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Green Means Green for Architects

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Green Means Green for Architects

| Green Architecture | February 23, 2017

Green means green for architects that make a serious investment in green architecture and sustainability.  When the recession hit in 2007, the housing and real estate markets were hugely impacted. Jobs in architecture became scarce, and architects started getting laid off in droves. Though there’s been an increase since 2010 in positions in this arena, the sector still struggles to maintain a steady increase in available gigs. According to SimplyHired, since July of 2013, there’s been a 24.4% increase in employment in Los Angeles and 34.4% in New York, so things are looking brighter. In fact, the green or sustainable architect is experiencing a major increase in work, with positions in both cities at an all time high because of the growth of the green economy.

There’s really no set rule for who can dub themselves green architects, but the program responsible for verifying green buildings is LEED (Leadership in Energy and Environmental Design). It gives points to projects based on their utilization of sustainable components. However, LEED doesn’t give awards to projects for performance, so there are other available options for certification: the Living Buildings Challenge, Passive House Institute, Green Globes and the government’s Energy Star Program all provide certification based on green standards.

In major metropolises like New York and Los Angeles, the green economy is growing. The public’s demand for green construction is due to its growing awareness of the dangers of climate change. While the green movement is considered “chic,” architects are expanding their views by combating climate change not only with their building designs but by constructing the bigger systems in which they function.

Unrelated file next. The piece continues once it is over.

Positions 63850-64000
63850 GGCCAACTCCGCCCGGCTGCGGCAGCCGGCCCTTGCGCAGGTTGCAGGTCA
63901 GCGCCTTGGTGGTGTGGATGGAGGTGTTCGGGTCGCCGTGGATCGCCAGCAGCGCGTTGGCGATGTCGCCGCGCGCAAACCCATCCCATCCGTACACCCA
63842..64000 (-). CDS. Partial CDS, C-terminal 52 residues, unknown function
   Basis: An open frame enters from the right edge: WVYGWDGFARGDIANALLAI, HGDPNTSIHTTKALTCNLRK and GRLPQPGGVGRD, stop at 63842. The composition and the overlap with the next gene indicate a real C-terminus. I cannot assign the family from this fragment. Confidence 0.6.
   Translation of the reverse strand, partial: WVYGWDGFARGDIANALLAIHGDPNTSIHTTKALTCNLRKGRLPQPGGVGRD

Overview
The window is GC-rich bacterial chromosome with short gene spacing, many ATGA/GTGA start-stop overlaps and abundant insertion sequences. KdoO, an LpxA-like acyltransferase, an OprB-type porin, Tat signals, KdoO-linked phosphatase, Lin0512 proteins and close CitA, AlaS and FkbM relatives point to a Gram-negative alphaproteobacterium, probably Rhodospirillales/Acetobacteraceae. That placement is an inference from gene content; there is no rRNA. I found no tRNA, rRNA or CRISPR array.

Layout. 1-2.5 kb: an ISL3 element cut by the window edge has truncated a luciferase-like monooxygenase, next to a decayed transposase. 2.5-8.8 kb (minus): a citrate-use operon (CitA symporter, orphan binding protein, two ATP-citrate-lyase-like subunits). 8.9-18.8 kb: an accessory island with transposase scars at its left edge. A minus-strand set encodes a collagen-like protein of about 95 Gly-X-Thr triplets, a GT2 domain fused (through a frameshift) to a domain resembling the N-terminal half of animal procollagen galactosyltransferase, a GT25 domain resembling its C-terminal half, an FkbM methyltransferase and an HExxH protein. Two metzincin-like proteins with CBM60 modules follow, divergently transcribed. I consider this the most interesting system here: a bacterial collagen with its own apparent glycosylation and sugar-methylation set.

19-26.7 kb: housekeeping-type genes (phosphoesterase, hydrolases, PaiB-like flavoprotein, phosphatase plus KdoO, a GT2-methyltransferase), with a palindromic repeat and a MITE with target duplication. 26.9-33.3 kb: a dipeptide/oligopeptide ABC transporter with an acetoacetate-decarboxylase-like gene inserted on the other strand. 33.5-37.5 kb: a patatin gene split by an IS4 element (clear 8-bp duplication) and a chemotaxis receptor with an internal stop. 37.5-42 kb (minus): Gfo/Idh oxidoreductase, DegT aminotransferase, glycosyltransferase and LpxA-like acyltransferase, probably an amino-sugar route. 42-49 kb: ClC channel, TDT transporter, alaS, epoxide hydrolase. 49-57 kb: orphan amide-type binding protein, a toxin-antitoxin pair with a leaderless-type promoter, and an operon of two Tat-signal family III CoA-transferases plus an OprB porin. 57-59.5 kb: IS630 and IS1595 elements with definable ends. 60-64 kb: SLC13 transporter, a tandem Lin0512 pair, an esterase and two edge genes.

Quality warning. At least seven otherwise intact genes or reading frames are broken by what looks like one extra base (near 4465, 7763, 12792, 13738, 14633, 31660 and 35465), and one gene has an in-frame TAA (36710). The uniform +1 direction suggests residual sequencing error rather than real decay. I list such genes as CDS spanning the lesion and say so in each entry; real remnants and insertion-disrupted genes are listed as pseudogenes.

“We think of great design as having four equally important parts: ethical practice, experiential design, thoughtful impact, and excellent delivery. Included in ethical practice is sustainability and the idea that you can’t create great design without it. This translates into our everyday office operations in many big and small ways. The really exciting sustainable operations are yet to come in our new office!”
Irwin Miller, Los Angeles, Principal Design Director, Gensler .

In 2011, the BLS (Bureau of Labor Statistics) listed the mean wage for a green architect as $83,390 – about $30,000 more than a residential architect. The BLS also predicts faster-than-average growth for architects until 2020, with green architects in particularly high demand.

Architecture is about designing structures. Green architecture goes one step further by altering structures so that they can contribute to the well-being of the environment. Some architecture firms are green firms not only because they specialize in this type of building, but because they incorporate the green philosophy into how they operate.

Green Architecture Sites:

Inhabitat
Architecture for Humanity
BLD BLOG

About the author

After working at various design practices on a full-time and freelance basis, and starting his own design firm, David McFadden saw that there was a gap to be filled in the industry. In 1984, he created an expansive hub for architects and hiring firms to sync up, complete projects, and mutually benefit. That hub was Consulting For Architects Inc., which enabled architects to find meaningful design work, while freeing hiring firms from tedious hiring-firing cycles. This departure from the traditional, more rigid style of employer-employee relations was just what the industry needed - flexibility and adaption to modern work circumstances. David has successfully advised his clients through the trials and tribulations of four recessions – the early 80’s, the early 90’s, the early 2000’s, and the Great Recession of 2007.

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